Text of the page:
How senseless to burn the census



I can just imagine the fire that engulfed 50 years of census records now. All that paper with all those people and their lives up in smoke. It’s so sad to know that in Australia between 1971 to 1996 census records were routinely destroyed. All those census forms filled out from a generation of grandparents that my kids will never see. Before that there was no policy to destroy files but generally they were destroyed. I feel optimistic that in the future it won’t be like this though. In 2001, the census asked if people wanted their census data archived and released in 99 years. 54% of people agreed to do that. I would be very happy to have my grandkids find all my information to know more about me. Another piece in the puzzle for their genealogical search.

Census information in Australia was a lot more basic then in the United Kingdom. For example many of the records only record the main householders name and no one else in the house gets any mention. Therefore if you are searching for a specific person, any information of them may not even be recorded.  Although the first census was taken in 1828 it was really  just to count off the people in the colony and keep track of any convicts. They also served in the early days as a way of knowing whether stores and provisions would be adequate for the colony. Muster rolls were originally taken, however the accuracy of the records and the legality of getting free settlers to come was under scrutiny. Names were only recorded for the 1841, 1891 and 1901 census. However the 1841 records although they do record a couple of basic facts, you can search the person if they were the main householder. However the 1891 census gets harder to search through with no householders names in the index, only districts and sub districts.  While the 1901 census is just a collection of census collector cards.

As I am searching a line in New South Wales of Robinsons I decided to see what New South Wales records holds . They have two existing census from 1841 and 1891 for NSW. However when looking at the example of the 1841 census, the information is very basic. The head of the household is listed with a signature at the bottom of the page but that can be hard to decipher. Also the information contained covers age group, religion, whether they are free or bonded and their general occupation. With only ticks and groupings it can be hard to work out in a family of three who had what job and without other information it may be hard to sort who was what age. The benefit of the search for me was to narrow down the amount of “John Robinson’s” that were in the index for 1841. To order the  John Robinson that fits the details that I have it costs $22 AUD.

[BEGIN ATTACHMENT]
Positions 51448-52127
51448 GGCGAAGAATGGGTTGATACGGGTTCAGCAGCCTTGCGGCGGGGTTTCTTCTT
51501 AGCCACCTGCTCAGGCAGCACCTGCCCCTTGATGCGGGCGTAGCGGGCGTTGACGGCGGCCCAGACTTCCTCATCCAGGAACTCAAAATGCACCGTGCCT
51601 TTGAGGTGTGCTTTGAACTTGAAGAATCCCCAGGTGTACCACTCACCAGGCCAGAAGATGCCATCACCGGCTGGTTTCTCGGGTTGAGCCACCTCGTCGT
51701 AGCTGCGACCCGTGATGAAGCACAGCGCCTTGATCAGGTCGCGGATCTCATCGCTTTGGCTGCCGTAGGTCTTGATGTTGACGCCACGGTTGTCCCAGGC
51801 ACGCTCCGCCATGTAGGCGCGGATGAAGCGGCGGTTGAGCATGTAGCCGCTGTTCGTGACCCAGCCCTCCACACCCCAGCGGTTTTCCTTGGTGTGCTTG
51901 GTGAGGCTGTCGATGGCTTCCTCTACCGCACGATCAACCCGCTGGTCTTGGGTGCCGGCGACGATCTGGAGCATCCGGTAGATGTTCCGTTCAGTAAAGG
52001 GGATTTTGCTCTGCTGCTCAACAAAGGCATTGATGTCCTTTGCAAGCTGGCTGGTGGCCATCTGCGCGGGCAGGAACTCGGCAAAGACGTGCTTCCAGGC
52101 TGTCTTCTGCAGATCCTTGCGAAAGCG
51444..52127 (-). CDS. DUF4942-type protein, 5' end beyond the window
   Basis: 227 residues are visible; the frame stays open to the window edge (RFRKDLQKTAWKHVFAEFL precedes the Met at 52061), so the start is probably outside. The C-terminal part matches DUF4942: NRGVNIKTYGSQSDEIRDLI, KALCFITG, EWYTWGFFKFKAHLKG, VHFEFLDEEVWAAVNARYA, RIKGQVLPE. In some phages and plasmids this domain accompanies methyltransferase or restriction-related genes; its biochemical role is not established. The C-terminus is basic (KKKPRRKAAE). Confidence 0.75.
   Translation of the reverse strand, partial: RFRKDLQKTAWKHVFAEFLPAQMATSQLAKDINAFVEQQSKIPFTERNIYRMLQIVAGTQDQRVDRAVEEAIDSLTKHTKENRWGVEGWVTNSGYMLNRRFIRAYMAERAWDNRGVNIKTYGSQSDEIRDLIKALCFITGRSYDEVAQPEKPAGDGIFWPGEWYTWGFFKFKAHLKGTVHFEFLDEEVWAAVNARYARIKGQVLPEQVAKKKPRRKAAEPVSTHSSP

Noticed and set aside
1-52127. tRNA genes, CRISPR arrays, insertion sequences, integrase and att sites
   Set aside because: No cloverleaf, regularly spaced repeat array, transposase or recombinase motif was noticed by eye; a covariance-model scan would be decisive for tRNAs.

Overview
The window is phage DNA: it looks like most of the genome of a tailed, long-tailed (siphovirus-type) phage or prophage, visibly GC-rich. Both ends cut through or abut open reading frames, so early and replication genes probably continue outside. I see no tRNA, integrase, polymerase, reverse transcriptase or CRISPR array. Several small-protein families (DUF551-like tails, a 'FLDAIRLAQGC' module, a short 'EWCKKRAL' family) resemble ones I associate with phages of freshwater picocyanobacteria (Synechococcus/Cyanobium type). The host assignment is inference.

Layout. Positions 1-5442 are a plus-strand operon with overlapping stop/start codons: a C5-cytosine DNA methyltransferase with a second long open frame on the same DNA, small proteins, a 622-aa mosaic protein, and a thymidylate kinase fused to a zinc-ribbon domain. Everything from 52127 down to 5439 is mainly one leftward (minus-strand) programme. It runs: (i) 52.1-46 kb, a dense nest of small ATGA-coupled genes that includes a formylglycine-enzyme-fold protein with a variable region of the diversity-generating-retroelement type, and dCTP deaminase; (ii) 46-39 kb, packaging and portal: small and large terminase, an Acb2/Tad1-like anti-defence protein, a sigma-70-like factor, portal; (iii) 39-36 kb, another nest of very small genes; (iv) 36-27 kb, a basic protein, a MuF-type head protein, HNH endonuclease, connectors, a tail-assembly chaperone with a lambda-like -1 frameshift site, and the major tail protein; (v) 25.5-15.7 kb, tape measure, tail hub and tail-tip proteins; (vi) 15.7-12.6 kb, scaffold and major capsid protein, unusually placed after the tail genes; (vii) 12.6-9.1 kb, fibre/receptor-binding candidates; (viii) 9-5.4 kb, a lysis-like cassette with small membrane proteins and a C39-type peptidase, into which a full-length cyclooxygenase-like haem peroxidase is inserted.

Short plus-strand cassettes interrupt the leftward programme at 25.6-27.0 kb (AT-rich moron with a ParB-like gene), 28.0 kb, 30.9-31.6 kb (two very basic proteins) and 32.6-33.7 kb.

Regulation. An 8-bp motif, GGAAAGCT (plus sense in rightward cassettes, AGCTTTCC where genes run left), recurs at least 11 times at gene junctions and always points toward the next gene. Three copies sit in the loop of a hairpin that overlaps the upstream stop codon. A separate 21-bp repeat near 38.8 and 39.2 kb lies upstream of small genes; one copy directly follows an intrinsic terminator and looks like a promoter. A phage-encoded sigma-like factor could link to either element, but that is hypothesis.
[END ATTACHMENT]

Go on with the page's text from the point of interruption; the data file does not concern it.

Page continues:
The 1891 NSW census is a lot harder to navigate through. To see the actual records that you want you would need to visit the reading rooms for NSW state records. To find the records you need, you would then need to know what district, then sub district that you want to search through. I’m sure that there would be a wealth of information there however for people like me that aren’t based in Sydney it’s a bit of hard task.

Generally in Australia the closest that we can come to having census information is through our electoral roll records. Ancestry website boasts that they have records from between 1903 to 1980 there are around 70 million of these records. They really are a great base for modern genealogical research here.  The electoral roll records are a great way of finding the family together and getting a pinpoint of their home and occupations. This is great information to check against vital records that you have.

The next census is in August 2016 and I will be ticking to save my census at the National Archives. Saving a bit of history for the future instead of burning it off like yesterdays rubbish. How do you feel about getting your census saved? Are you worried about your privacy?



Last updated by at .

Did you find this article helpful?